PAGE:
“Even the common cold is experienced more severely by folks who are isolated and lonely, in part, because they don’t see their care provider as frequently on a regular basis; they’re more likely not to have preventive care; they’re more likely to be hospitalized; they’re at greater risk of falls; they’re more likely to use the emergency room,” Kaye said. “So there’s a long list of associated risks that are elevated for those who are who are isolated, and/or lonely.”

Health leaders can also look at solutions through an inclusion lens. Four in 10 low-income adults age 50 and over reported facing challenges accessing various resources during COVID-19, including a fifth who had challenges accessing food and a similar number who had issues accessing healthcare services, according to AARP. Low access to food, healthcare and transportation—among the most critical social determinants of health, are also strong signals that someone is at risk or already is socially isolated and lonely.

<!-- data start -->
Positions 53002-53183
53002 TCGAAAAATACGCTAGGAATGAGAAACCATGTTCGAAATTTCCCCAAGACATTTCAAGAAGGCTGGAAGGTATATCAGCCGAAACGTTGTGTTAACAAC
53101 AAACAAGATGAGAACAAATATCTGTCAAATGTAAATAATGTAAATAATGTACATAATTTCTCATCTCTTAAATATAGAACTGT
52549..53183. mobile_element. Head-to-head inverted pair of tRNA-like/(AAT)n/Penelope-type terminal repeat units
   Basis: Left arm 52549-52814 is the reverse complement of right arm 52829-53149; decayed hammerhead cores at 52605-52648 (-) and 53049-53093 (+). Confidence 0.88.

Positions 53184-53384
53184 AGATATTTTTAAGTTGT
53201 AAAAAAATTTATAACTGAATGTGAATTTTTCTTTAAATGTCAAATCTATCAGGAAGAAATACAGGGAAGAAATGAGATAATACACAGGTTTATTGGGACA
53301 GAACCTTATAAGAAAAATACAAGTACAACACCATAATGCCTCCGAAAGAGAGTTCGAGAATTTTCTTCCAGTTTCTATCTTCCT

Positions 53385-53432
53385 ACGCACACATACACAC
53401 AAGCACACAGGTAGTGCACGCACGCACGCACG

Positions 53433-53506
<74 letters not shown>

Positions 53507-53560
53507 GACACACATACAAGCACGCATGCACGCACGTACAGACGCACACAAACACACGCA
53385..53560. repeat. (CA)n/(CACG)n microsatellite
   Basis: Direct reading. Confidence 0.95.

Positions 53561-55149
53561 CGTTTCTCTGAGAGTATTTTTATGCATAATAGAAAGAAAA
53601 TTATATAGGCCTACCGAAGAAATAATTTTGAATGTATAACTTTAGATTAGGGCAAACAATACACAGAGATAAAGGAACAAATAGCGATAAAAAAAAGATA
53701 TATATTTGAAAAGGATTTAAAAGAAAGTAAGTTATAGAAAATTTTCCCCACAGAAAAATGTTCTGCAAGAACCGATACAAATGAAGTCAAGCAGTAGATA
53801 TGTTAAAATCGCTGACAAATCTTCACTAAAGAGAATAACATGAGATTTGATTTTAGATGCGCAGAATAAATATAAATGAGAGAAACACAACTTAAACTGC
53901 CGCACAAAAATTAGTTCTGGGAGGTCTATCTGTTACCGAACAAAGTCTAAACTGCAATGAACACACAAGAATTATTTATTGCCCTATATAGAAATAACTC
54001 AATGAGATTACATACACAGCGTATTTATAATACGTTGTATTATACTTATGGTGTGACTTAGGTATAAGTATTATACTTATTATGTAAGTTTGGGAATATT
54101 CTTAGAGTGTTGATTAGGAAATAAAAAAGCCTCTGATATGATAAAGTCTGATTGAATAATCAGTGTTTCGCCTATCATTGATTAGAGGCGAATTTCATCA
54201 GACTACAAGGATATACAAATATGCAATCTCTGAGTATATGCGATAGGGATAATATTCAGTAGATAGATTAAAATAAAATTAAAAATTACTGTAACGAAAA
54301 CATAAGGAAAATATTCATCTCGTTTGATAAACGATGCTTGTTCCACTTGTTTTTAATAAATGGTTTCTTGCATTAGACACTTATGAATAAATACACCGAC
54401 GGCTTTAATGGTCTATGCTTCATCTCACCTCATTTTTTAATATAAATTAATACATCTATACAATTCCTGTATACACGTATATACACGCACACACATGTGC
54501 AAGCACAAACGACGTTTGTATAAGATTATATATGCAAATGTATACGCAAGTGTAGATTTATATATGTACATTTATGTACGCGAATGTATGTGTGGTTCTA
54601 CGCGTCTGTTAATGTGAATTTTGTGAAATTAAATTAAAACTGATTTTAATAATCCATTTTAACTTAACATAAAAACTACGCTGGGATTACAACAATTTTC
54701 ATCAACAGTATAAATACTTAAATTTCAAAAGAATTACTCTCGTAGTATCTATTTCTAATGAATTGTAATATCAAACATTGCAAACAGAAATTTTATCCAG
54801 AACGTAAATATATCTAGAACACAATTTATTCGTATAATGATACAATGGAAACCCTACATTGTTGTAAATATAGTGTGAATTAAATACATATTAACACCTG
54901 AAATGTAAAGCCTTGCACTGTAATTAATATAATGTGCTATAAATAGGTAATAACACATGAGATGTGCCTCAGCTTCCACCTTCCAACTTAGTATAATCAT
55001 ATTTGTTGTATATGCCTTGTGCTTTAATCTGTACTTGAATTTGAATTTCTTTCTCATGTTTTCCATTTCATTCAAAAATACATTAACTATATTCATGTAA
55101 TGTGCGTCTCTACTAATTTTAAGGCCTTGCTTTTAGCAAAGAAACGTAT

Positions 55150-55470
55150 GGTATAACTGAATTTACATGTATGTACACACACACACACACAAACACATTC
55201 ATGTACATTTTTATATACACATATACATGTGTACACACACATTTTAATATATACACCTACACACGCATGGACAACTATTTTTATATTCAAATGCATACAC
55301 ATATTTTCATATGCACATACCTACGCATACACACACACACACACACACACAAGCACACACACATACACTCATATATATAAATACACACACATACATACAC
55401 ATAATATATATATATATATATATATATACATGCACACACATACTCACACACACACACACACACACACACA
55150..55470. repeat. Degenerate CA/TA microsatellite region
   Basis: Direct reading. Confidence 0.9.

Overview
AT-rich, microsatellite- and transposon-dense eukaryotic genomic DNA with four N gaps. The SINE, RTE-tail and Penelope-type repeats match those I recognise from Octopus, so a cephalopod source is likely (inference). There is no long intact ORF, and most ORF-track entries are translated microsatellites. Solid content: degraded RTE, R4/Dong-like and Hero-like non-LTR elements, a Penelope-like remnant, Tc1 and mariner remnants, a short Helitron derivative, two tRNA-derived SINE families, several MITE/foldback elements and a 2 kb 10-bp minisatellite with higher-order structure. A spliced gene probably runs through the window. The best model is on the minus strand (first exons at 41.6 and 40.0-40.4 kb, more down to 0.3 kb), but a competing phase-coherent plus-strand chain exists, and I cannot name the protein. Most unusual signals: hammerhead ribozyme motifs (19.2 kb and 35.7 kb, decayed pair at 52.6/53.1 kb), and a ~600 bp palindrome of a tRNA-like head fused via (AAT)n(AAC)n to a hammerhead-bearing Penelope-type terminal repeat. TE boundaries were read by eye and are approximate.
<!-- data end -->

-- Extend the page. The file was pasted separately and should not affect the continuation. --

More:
“The other hook now is through equity: if you recognize that the people we’re talking about are the ones who have the greatest health disparities,” Golden said.

Screening for loneliness/isolation can be a first step for healthcare providers to address the issue and improve outcomes and potentially reduce costs. A year ago, Oak Street Health added an evidence-based screening tool , the UCLA Loneliness Scale, to its annual patient health risk assessment.

But just asking the question—without a recommendation or treatment that a provider can offer—can leave providers with a “now what?” quandary.

Cindy Jordan, CEO of Pyx Health, which offers a platform designed to reduce loneliness and social isolation, said many organizations haven’t ventured into handling this part of a patient’s life for a couple of reasons. Healthcare delivery is still largely using a medical model based on treatments. And there’s not an abundance of obvious treatments a hospital or primary-care group can offer.